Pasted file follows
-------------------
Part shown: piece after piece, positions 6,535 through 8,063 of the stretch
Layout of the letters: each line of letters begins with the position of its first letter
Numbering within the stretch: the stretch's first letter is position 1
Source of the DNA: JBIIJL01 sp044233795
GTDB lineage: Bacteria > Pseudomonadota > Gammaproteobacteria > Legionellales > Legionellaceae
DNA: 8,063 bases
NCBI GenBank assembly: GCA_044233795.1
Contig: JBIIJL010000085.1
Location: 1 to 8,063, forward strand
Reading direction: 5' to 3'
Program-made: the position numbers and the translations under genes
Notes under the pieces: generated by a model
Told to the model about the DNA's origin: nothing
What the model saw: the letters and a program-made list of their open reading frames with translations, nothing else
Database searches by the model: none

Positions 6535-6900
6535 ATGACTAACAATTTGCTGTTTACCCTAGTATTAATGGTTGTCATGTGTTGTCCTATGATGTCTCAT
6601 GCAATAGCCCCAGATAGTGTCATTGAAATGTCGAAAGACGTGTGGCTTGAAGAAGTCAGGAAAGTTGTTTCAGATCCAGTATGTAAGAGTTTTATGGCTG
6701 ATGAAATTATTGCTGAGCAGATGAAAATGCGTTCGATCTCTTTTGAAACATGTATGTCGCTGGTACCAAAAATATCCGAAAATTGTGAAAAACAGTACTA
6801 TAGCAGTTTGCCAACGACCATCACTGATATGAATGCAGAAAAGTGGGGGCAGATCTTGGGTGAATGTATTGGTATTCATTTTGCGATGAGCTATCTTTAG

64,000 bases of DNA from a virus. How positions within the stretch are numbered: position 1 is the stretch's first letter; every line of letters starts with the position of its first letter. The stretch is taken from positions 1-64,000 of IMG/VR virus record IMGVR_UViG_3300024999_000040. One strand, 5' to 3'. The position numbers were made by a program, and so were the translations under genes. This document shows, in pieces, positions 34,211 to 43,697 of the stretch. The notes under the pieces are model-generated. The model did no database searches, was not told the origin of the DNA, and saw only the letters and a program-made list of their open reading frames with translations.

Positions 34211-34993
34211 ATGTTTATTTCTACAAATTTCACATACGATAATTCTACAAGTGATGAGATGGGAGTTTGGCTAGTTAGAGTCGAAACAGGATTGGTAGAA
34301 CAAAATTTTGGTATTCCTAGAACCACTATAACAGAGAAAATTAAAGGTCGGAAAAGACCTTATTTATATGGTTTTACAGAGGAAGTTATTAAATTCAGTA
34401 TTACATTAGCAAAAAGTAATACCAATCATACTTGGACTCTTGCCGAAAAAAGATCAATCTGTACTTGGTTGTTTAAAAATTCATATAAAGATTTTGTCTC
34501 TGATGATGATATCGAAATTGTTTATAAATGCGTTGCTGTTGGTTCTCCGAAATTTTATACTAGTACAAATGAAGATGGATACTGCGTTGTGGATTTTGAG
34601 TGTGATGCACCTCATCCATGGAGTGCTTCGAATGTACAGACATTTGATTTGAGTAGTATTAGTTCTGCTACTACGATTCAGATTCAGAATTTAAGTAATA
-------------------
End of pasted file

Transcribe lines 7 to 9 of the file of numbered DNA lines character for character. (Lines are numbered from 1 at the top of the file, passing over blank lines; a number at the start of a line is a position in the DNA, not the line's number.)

NCBI GenBank assembly: GCA_044233795.1
Contig: JBIIJL010000085.1
Location: 1 to 8,063, forward strand